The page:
An abundance of positivity and growth at NRA Show 2015

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With projections for 2015 industry sales at $709 billion, the US restaurant business is performing well post-recession. With an estimated 65,000 visitors coming through its doors this week, the 2015 NRA Show in Chicago reflected that positivity, reports Michael Jones

On the evidence of the 2015 National Restaurant Association Hotel & Motel (NRA) Show at McCormick Place in Chicago this week, the US restaurant business is in very rude health. An estimated 65,000 operators, exhibitors, consultants and manufacturers attended the show, backing up NRA’s recent report that cited US industry sales will hit $709.2 billion this year, or 4% of US gross domestic product, employing 14 million Americans in the process.

“Restaurant operators are solidly optimistic,” said Hudson Riehle, from NRA’s research and knowledge group, adding NRA’s Restaurant Performance Index currently sits on 102.2, the level the association says indicates an expansion mode for the sector.

For this year’s show, NRA expanded the show floor space to accommodate an increasing level of exhibitors, estimating that it will have taken 9.5 miles of walking for attendees to see all the exhibits.

New features included “Startup Alley” where startup restaurant technology companies demonstrated products and services and the Show’s expanded Tech Pavilion, taking in mobile payment and engagement and Apple Pay.

Presentations throughout addressed how operators can successfully implement technology into their restaurant and hot topics such as “the internet of things” – how devices using the Internet can communicate with each other. A 3D printing zone at the Show was supported by Culinary Institute of America and equipment supplier 3D Systems, showcasing new 3D food printing equipment.

Keynote speaker Arianna Huffington, president and editor-in-chief of Huffington Post Media Group, gave a presentation on how today’s business leaders can develop and nurture successful brands in an increasingly complex and competitive environment and also took part in a stimulating Q&A session with NRA’s CEO Dawn Sweeney. NRA chairman Jack Crawford also delivered a captivating speech addressing the “State of the American Dream 2015”.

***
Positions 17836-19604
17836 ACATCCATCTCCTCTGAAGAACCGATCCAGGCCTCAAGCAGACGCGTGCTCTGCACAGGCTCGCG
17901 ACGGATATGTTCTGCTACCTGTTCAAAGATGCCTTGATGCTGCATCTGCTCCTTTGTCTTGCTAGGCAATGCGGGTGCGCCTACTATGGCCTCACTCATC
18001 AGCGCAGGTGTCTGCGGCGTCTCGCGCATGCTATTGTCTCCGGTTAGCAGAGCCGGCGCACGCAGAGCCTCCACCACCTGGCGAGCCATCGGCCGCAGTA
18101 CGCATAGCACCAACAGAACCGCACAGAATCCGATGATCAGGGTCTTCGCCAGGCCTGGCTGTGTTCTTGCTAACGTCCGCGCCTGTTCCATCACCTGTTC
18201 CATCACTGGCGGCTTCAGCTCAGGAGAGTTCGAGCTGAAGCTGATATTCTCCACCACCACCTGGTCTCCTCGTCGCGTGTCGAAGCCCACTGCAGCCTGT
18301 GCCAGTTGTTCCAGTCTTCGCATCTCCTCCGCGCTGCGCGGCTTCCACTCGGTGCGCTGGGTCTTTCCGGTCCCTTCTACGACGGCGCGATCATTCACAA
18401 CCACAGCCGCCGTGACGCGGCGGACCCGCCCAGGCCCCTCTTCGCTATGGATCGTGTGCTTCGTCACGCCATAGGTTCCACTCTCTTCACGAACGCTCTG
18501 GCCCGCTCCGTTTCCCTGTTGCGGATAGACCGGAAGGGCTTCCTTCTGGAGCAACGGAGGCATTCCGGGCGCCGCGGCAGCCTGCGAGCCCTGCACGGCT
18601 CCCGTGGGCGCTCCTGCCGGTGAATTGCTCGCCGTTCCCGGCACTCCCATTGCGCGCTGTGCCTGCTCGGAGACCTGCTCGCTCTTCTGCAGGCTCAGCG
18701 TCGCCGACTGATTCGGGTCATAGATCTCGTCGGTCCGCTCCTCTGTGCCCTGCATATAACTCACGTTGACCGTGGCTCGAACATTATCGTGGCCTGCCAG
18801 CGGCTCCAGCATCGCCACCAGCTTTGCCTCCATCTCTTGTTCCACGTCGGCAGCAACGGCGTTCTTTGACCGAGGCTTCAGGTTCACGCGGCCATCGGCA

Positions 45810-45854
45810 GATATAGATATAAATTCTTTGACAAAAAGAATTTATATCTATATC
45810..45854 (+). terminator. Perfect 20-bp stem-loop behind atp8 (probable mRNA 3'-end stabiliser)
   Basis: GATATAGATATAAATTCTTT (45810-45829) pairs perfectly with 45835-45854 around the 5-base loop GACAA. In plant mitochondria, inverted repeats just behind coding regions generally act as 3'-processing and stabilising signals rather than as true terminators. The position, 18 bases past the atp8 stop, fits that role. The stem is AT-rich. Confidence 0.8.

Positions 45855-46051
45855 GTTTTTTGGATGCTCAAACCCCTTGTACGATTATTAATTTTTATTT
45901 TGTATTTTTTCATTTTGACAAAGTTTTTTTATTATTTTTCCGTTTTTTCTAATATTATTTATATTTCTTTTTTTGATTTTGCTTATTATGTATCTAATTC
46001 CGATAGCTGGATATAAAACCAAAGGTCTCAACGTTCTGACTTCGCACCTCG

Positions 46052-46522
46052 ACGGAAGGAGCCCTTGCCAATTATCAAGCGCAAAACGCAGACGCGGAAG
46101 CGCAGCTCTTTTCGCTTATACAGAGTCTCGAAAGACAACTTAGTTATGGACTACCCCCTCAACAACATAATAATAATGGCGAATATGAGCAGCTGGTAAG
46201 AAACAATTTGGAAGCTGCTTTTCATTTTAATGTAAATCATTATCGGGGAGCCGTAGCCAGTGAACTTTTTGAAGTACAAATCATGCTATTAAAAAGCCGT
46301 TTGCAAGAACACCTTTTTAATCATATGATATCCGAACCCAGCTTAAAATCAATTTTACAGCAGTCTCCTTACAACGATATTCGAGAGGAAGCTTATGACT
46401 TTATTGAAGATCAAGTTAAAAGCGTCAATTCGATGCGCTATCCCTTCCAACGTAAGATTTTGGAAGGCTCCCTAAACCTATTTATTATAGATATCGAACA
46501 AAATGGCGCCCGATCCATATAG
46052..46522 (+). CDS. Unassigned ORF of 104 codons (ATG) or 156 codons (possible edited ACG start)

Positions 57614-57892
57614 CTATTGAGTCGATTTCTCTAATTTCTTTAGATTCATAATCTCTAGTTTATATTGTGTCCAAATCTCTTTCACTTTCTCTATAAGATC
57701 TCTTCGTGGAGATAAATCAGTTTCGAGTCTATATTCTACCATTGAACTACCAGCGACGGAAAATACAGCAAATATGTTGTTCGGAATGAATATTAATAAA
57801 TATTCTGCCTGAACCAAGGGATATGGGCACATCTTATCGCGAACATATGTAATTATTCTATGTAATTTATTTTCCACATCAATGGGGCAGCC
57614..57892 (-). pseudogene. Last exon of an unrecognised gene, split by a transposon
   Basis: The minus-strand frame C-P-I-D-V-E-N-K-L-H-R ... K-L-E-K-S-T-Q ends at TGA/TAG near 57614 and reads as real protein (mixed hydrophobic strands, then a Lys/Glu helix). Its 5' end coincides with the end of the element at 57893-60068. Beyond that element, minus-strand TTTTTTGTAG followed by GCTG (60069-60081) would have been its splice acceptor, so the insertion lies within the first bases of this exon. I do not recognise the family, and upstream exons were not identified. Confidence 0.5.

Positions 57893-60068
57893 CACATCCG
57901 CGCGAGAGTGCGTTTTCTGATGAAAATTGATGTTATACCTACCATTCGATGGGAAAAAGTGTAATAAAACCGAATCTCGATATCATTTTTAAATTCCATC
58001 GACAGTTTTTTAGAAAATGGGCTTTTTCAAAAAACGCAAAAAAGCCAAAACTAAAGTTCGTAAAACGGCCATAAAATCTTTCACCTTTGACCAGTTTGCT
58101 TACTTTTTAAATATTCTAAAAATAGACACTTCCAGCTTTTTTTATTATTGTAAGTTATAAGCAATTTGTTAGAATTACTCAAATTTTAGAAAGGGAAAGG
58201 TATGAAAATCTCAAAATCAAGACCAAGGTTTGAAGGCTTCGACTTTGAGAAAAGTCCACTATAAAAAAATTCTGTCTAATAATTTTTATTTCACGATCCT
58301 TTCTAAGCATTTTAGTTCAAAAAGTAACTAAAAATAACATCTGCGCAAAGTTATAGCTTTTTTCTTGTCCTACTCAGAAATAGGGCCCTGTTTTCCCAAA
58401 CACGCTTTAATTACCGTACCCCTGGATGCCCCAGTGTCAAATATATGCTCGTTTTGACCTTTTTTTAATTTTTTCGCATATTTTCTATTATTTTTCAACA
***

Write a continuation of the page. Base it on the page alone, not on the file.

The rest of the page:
Environmental sustainability was a key focus at the show, with new products on display and featuring heavily in chef demonstrations on the show floor. “I saw numerous things that provide value to our clients, but what really caught my attention were the items that are being developed with energy efficiencies and a real commitment to energy conservation. There also seems to be a renewed commitment to quality and value. That’s refreshing,” said consultant Ken Schwartz FCSI.

“Following the energy of the NAFEM show and FCSI Symposium there appears to be a new sense of commitment to the needs of the end users, our clients.” Schwartz added.

The feedback from consultants who attended the show was overwhelmingly positive. “I have attended the show for 56 consecutive years through thick and thin on four different sites. My three days walking the aisles simply reminded me that I could not do it without regular attendance and interface with NRA. One can never learn it all, but NRA puts just about as much as there is on the floor to observe, contemplate, dissect, and take home those thoughts and ideas that will improve my performance, and as a result, my business,” said William V. Eaton FCSI, chairman of the Board at Cini-Little International, Inc and a founding judge of NRA Show’s Kitchen Innovation (KI) awards. “I retired just a couple weeks ago after 58 years in the kitchen design business and as I think of the growth, the economic swings and the sheer magnitude of the reach that NRA now has, I am amazed. More exhibits, more new and innovative products to see.”